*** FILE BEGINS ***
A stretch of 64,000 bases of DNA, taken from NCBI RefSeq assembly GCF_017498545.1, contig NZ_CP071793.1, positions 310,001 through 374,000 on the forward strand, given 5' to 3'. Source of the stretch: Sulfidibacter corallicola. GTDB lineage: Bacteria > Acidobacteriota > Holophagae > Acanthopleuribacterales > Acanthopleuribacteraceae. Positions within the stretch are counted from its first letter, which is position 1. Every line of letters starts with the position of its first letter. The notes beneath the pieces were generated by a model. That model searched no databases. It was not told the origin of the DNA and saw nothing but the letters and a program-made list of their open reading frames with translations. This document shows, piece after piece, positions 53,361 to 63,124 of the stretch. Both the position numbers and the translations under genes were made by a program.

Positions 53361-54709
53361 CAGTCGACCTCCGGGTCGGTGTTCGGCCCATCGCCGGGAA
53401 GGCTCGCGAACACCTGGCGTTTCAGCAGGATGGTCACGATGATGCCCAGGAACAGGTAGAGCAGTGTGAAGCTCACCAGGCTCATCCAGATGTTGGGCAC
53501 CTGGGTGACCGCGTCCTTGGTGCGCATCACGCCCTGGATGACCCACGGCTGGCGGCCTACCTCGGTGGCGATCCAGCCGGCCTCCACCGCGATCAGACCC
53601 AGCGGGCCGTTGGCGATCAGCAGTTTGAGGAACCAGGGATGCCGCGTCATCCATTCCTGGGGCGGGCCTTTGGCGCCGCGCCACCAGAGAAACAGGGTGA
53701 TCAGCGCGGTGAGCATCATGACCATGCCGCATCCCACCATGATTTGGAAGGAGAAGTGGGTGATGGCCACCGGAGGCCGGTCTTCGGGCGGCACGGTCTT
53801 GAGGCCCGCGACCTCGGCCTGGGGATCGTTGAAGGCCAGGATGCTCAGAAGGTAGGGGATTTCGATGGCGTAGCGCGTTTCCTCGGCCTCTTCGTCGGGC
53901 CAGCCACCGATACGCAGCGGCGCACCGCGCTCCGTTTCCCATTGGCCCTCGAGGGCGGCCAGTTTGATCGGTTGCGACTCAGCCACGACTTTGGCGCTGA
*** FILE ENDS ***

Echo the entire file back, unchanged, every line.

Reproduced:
A stretch of 64,000 bases of DNA, taken from NCBI RefSeq assembly GCF_017498545.1, contig NZ_CP071793.1, positions 310,001 through 374,000 on the forward strand, given 5' to 3'. Source of the stretch: Sulfidibacter corallicola. GTDB lineage: Bacteria > Acidobacteriota > Holophagae > Acanthopleuribacterales > Acanthopleuribacteraceae. Positions within the stretch are counted from its first letter, which is position 1. Every line of letters starts with the position of its first letter. The notes beneath the pieces were generated by a model. That model searched no databases. It was not told the origin of the DNA and saw nothing but the letters and a program-made list of their open reading frames with translations. This document shows, piece after piece, positions 53,361 to 63,124 of the stretch. Both the position numbers and the translations under genes were made by a program.

Positions 53361-54709
53361 CAGTCGACCTCCGGGTCGGTGTTCGGCCCATCGCCGGGAA
53401 GGCTCGCGAACACCTGGCGTTTCAGCAGGATGGTCACGATGATGCCCAGGAACAGGTAGAGCAGTGTGAAGCTCACCAGGCTCATCCAGATGTTGGGCAC
53501 CTGGGTGACCGCGTCCTTGGTGCGCATCACGCCCTGGATGACCCACGGCTGGCGGCCTACCTCGGTGGCGATCCAGCCGGCCTCCACCGCGATCAGACCC
53601 AGCGGGCCGTTGGCGATCAGCAGTTTGAGGAACCAGGGATGCCGCGTCATCCATTCCTGGGGCGGGCCTTTGGCGCCGCGCCACCAGAGAAACAGGGTGA
53701 TCAGCGCGGTGAGCATCATGACCATGCCGCATCCCACCATGATTTGGAAGGAGAAGTGGGTGATGGCCACCGGAGGCCGGTCTTCGGGCGGCACGGTCTT
53801 GAGGCCCGCGACCTCGGCCTGGGGATCGTTGAAGGCCAGGATGCTCAGAAGGTAGGGGATTTCGATGGCGTAGCGCGTTTCCTCGGCCTCTTCGTCGGGC
53901 CAGCCACCGATACGCAGCGGCGCACCGCGCTCCGTTTCCCATTGGCCCTCGAGGGCGGCCAGTTTGATCGGTTGCGACTCAGCCACGACTTTGGCGCTGA